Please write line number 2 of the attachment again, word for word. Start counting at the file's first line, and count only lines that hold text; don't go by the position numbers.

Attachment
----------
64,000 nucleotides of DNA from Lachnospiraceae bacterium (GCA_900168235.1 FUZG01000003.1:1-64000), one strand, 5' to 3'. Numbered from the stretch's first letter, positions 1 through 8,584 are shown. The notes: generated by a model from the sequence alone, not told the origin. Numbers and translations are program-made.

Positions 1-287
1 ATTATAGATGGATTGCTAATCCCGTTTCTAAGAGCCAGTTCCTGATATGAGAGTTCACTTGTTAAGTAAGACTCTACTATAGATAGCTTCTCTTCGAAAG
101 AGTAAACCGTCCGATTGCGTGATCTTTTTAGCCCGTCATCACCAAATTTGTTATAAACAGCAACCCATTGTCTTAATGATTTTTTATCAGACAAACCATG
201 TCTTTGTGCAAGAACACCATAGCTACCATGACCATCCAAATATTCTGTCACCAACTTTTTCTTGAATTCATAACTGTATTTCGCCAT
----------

Positions 1-287